While Coetzee’s novel is primarily a story of personal disgrace – our protagonist is cast out of his university’s ivory tower thanks to his inappropriate fondness for students – the country’s political transformation is not a simple backdrop. I happened to finish Disgrace just as the Guardian reported on the plight of a couple of white South African asylum seekers refused residence in the USA. Whites who, like Professor Lurie, have failed to find a comfortable place in the new South Africa.
So this is a novel that captures change experienced from the other side; those favoured by an unfair system; those forced to surrender privilege. The professor doesn’t appear to hanker for apartheid’s return, but his disgrace is symptomatic of a world view somehow incompatible with the new South Africa. The country has transformed without bloody revenge, but that doesn’t mean there are not scores to settle and in Coetzee’s world such issues are worked out personally.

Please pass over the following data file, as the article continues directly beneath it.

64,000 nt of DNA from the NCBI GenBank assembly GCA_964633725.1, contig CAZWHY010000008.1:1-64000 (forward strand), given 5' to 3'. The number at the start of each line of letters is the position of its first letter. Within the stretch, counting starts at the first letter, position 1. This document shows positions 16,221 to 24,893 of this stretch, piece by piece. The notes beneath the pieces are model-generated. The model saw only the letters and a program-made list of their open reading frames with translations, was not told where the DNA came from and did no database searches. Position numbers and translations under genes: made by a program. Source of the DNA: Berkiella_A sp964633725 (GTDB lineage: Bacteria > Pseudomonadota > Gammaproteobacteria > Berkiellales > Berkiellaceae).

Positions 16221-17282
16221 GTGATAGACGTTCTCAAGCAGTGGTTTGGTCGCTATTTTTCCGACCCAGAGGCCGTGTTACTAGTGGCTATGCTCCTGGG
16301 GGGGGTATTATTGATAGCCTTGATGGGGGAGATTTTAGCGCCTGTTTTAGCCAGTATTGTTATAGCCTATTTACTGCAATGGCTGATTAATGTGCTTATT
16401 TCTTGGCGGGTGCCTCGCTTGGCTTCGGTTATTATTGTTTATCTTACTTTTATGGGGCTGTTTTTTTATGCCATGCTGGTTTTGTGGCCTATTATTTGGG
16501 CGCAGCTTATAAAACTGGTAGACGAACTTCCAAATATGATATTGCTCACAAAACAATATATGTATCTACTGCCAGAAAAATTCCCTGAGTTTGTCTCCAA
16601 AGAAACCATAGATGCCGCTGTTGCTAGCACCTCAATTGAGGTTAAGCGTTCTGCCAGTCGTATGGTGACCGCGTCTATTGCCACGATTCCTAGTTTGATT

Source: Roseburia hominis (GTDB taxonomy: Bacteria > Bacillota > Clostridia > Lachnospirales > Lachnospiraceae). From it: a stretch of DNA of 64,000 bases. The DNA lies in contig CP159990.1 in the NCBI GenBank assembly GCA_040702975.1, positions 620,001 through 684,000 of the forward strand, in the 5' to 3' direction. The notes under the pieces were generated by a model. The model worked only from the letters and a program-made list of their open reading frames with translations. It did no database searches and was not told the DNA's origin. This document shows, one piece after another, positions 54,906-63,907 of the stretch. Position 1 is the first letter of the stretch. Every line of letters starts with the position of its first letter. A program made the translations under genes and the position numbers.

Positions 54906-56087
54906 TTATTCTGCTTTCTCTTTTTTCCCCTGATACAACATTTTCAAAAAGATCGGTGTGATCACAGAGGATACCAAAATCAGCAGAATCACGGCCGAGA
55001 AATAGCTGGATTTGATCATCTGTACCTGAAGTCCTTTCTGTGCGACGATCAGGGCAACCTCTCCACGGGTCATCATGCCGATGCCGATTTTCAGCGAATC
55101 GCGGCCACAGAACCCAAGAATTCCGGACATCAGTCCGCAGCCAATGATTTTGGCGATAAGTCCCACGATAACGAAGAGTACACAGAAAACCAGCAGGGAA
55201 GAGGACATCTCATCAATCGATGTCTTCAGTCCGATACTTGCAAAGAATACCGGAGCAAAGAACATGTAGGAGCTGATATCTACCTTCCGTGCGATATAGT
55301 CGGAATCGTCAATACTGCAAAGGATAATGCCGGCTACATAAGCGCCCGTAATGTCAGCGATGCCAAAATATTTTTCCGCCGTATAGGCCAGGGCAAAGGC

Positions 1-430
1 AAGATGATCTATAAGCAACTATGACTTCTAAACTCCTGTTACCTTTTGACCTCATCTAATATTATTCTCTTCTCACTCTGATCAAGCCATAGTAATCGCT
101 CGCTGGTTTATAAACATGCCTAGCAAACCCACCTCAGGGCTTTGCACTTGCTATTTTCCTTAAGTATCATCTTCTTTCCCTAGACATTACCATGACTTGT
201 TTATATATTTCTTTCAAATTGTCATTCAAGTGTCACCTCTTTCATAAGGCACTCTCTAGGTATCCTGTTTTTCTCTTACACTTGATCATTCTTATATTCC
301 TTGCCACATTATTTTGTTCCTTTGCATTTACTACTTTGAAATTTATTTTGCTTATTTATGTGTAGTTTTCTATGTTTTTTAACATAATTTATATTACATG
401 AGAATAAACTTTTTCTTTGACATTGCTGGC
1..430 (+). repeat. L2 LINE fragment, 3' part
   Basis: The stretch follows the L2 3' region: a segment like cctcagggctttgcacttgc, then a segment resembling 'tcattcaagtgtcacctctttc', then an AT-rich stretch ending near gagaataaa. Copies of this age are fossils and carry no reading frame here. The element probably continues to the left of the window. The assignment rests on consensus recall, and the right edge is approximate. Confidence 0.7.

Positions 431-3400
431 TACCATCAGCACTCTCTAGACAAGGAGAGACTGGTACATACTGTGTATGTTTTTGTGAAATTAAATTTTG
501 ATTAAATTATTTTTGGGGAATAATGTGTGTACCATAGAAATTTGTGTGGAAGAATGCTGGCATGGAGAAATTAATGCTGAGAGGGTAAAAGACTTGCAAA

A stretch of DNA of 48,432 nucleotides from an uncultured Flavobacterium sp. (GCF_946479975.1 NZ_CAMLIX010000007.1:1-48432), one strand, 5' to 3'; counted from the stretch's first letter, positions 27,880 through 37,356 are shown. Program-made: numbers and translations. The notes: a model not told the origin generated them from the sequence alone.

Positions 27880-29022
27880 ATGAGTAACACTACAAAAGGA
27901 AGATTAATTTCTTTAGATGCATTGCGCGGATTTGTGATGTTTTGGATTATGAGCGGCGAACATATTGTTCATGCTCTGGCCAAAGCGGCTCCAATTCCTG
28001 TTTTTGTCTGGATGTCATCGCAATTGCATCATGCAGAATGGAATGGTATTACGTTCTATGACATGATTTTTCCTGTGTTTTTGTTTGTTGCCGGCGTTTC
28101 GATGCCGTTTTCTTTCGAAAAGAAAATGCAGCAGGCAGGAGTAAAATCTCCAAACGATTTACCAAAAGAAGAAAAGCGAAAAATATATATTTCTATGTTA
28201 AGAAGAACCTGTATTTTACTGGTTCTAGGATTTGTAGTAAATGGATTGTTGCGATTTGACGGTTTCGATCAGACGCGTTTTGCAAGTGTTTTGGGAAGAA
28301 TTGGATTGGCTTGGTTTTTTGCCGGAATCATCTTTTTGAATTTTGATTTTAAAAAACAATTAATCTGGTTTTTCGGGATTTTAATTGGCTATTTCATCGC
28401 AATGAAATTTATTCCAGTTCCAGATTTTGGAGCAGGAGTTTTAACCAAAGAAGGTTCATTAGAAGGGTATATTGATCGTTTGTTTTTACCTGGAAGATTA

A Booker Prize winner, Disgrace obviously fits the emerging literary genre and it’s an accomplished piece. Yet I found the style somehow distancing – almost alienating – holding me back too far from the people on the page; capturing a story that needs to be told, yet somehow too coldly.